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PLoS By Category | Recent PLoS Articles
Immunology - Infectious Diseases - Mathematics - Public Health and Epidemiology - Respiratory Medicine

Within-Subject Interlaboratory Variability of QuantiFERON-TB Gold In-Tube Tests
Published: Thursday, September 06, 2012
Author: William C. Whitworth et al.

by William C. Whitworth, Lanette R. Hamilton, Donald J. Goodwin, Carlos Barrera, Kevin B. West, Laura Racster, Laura J. Daniels, Stella O. Chuke, Brandon H. Campbell, Jamaria Bohanon, Atheer T. Jaffar, Wanzer Drane, David Maserang, Gerald H. Mazurek

Background

The QuantiFERON®-TB Gold In-Tube test (QFT-GIT) is a viable alternative to the tuberculin skin test (TST) for detecting Mycobacterium tuberculosis infection. However, within-subject variability may limit test utility. To assess variability, we compared results from the same subjects when QFT-GIT enzyme-linked immunosorbent assays (ELISAs) were performed in different laboratories.

Methods

Subjects were recruited at two sites and blood was tested in three labs. Two labs used the same type of automated ELISA workstation, 8-point calibration curves, and electronic data transfer. The third lab used a different automated ELISA workstation, 4-point calibration curves, and manual data entry. Variability was assessed by interpretation agreement and comparison of interferon-? (IFN-?) measurements. Data for subjects with discordant interpretations or discrepancies in TB Response >0.05 IU/mL were verified or corrected, and variability was reassessed using a reconciled dataset.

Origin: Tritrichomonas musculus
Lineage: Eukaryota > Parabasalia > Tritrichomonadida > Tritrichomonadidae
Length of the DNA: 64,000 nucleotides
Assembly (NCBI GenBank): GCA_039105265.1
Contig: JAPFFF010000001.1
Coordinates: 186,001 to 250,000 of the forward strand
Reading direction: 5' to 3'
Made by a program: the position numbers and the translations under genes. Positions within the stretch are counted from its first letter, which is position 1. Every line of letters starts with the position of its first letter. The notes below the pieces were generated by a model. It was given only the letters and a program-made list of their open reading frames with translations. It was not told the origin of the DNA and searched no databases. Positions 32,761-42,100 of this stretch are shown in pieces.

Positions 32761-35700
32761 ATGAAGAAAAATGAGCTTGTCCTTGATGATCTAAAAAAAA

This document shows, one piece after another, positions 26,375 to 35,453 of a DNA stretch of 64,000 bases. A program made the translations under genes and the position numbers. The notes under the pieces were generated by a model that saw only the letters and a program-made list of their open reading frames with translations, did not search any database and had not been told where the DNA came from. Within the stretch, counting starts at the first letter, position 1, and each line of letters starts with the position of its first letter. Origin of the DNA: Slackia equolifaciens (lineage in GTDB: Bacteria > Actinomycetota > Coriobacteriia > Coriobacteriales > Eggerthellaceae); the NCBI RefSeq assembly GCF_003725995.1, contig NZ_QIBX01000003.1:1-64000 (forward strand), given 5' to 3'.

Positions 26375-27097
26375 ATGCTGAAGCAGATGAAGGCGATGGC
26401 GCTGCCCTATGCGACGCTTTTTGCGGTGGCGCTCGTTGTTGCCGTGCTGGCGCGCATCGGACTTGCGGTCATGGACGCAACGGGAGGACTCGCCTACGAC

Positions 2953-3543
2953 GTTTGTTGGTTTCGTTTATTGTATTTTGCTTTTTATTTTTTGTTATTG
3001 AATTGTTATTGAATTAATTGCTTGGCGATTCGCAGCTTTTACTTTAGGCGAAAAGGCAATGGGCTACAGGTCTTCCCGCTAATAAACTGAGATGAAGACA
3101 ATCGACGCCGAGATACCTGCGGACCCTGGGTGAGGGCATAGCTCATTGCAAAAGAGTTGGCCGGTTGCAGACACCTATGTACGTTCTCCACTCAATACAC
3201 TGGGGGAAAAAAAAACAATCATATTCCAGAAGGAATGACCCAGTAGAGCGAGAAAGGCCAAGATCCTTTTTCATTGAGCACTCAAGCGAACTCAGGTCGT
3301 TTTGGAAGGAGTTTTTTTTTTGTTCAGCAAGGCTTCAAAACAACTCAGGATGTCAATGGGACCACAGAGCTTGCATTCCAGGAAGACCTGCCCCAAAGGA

Results

Ninety-seven subjects had results from three labs. Eleven (11.3%) had discordant interpretations and 72 (74.2%) had discrepancies >0.05 IU/mL using unreconciled results. After correction of manual data entry errors for 9 subjects, and exclusion of 6 subjects due to methodological errors, 7 (7.7%) subjects were discordant. Of these, 6 (85.7%) had all TB Responses within 0.25 IU/mL of the manufacturer's recommended cutoff. Non-uniform error of measurement was observed, with greater variation in higher IFN-? measurements. Within-subject standard deviation for TB Response was as high as 0.16 IU/mL, and limits of agreement ranged from -0.46 to 0.43 IU/mL for subjects with mean TB Response within 0.25 IU/mL of the cutoff.

Conclusion

Greater interlaboratory variability was associated with manual data entry and higher IFN-? measurements. Manual data entry should be avoided. Because variability in measuring TB Response may affect interpretation, especially near the cutoff, consideration should be given to developing a range of values near the cutoff to be interpreted as “borderline,” rather than negative or positive.

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